Last year’s event co-leader, Lauren Klingman (M’19), dealt with personal identity more directly in her reflection, “From Acting to Medicine,” which took the audience through 20 years of her life in the acting profession.

A woman in medical scrubs stands at a microphone holding papers in one hand“It’s hard for me to believe that it’s been almost seven years since I decided to officially call it quits on theater and go into medicine … It was the last time I called myself a professional actor or artist,” she said, a few minutes before demonstrating the “ninja roll,” a skill she picked up during a stage combat course.

“I’m still struggling to redefine myself and questioning if it is all right to feel like an artist,” she said. “I’m still trying to find a way to blend both.”

Klingman found it refreshing to open up about her time as an actress. “It’s a part of my identity that often doesn’t get brought up,” she said after the event. “You get stuck in this ‘cookie cutter’ role of a medical student. It’s nice to let people know you have another identity.”

Potka, who also performed last year, was optimistic when asked about performing a second time.

“Last year, I was nervous because it was the first time sharing part of myself with a big audience,” she said. “This year, I’m not as nervous. It’s liberating to have a place to share things with people you see on an everyday basis, who maybe have no idea about this particular thing in your life. It might even spark conversations later.”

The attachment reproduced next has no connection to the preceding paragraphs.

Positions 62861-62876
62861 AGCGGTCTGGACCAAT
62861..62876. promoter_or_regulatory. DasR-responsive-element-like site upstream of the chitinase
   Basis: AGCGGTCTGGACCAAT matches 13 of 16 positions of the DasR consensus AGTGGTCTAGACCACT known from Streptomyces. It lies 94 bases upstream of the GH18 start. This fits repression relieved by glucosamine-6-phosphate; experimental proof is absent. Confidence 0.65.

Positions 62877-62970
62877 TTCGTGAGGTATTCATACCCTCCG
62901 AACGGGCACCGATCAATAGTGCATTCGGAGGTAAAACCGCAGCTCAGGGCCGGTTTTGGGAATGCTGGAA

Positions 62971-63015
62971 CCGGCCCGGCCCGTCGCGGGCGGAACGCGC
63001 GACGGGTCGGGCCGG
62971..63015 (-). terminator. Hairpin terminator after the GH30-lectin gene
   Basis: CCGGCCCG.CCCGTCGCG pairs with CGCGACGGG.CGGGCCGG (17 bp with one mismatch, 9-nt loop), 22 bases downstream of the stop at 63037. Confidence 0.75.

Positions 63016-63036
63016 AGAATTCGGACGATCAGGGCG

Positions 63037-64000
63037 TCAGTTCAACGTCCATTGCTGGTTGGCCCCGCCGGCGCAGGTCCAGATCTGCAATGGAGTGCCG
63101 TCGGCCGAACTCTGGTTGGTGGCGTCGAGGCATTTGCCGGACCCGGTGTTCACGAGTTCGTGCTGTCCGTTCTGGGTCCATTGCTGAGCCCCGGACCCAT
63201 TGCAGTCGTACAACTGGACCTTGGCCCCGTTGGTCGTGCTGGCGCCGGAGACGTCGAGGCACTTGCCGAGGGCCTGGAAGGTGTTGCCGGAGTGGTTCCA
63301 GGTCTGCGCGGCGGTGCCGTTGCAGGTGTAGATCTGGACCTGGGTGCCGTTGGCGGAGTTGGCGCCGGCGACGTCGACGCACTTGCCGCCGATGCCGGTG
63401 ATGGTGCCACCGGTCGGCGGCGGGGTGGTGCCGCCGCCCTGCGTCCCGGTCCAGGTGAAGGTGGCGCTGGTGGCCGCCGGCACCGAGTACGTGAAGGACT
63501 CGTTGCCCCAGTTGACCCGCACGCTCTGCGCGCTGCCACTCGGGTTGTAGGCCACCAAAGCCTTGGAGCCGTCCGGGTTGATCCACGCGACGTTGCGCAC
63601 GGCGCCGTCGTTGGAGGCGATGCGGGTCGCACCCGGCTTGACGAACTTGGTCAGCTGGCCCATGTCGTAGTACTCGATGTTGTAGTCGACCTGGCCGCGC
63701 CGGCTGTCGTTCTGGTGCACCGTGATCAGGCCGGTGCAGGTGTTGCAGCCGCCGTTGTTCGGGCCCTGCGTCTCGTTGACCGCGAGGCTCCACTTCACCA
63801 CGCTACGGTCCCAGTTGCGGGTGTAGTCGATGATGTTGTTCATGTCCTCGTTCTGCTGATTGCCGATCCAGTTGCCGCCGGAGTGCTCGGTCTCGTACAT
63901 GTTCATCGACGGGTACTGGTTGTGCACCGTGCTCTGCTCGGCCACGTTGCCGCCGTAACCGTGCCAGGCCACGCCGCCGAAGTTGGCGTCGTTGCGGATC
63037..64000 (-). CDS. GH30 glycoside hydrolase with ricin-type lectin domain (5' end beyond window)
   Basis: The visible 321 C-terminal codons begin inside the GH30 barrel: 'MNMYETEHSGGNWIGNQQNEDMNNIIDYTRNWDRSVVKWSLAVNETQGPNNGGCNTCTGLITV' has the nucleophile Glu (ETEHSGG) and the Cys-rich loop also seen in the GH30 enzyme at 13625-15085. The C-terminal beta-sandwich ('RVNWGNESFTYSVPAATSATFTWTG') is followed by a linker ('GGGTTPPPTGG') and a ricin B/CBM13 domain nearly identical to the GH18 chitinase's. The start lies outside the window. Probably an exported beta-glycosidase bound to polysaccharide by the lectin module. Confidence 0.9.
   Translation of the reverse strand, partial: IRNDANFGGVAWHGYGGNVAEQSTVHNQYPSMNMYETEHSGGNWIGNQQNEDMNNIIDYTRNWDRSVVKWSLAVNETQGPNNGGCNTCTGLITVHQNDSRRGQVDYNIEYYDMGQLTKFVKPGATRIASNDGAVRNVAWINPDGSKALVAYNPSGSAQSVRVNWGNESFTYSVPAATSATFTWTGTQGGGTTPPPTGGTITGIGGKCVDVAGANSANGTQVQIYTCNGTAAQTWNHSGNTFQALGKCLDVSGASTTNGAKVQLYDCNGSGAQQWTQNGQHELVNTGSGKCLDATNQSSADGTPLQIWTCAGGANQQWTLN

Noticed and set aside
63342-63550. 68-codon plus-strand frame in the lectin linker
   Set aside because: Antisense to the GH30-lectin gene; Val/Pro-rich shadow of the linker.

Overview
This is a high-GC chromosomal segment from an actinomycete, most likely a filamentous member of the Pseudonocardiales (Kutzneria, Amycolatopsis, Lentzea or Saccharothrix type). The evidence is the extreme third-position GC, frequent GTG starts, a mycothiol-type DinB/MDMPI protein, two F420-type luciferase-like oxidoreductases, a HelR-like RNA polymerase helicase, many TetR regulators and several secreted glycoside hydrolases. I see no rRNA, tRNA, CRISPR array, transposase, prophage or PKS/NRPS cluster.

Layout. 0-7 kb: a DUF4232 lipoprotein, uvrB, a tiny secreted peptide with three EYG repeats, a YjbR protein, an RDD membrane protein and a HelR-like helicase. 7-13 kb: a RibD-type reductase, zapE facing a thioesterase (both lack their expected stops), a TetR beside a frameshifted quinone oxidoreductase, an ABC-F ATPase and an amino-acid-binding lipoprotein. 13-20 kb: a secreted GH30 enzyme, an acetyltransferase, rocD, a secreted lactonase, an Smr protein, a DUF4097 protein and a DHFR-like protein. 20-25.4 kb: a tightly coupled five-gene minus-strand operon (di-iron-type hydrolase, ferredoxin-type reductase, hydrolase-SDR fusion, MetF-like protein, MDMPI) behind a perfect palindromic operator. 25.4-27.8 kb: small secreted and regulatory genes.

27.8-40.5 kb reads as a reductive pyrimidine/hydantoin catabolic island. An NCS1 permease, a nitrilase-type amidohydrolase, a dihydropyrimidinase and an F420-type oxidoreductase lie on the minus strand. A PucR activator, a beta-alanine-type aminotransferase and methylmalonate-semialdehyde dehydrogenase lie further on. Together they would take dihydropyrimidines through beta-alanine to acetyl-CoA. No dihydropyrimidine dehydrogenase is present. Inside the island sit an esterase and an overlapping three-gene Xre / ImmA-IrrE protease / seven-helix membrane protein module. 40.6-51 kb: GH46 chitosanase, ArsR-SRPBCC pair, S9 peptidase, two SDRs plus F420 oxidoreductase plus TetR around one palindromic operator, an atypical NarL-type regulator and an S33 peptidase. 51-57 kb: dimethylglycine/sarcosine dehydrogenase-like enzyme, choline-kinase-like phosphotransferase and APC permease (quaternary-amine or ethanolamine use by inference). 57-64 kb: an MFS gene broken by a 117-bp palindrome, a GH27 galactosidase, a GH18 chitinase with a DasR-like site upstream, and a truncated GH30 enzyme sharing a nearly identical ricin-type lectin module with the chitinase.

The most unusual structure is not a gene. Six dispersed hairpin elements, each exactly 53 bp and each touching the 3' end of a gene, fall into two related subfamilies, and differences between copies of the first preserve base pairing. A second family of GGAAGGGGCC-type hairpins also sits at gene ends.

An Opportunity for Deeper Connection

Starting with a poem of the same name, Caroline Wellbery, MD, PhD, professor in the department of family medicine, and faculty advisor to Georgetown Arts and Medicine, shared her journey through medical school in a reflection titled, “Who Will Take Care of the Children?”

A woman stands alone, holding a microphone in one hand and a piece of paper in the otherRecounting her experience as a single mother, living in tight quarters and searching for a live-in nanny during her clinical years, Wellbery shared heartfelt and whimsical anecdotes about Charissa, the unlikely individual who took care of her children during that time and left a lasting impact on her family.

“[Charissa] still does pull at my heartstrings, because when it comes to somebody looking after your kids, well … I wouldn’t have made it through medical school without her,” Wellbery concluded.

“When Dr. Wellbery rehearsed her piece, I learned so much about her … How she had to navigate being a single mother while in medical school made me feel more connected; it allowed me to see her in another light. I already thought she was an amazing person … but to learn that she also had two children [while in] medical school blew us away,” Potka said prior to the event.

“For me, it’s particularly interesting to see the faculty; doctors who are successful in their careers,” McGowan said. “You look at them with this astonishment and wonder how they achieved it all. But, through these performances, we get to hear about their personal struggles, too. That’s not something we hear about often.”

“When people share their triumphs and [their] struggle, it helps humanize this whole path we’re on. It helps to unite us,” she added.

Giuliana Cortese
GUMC Communications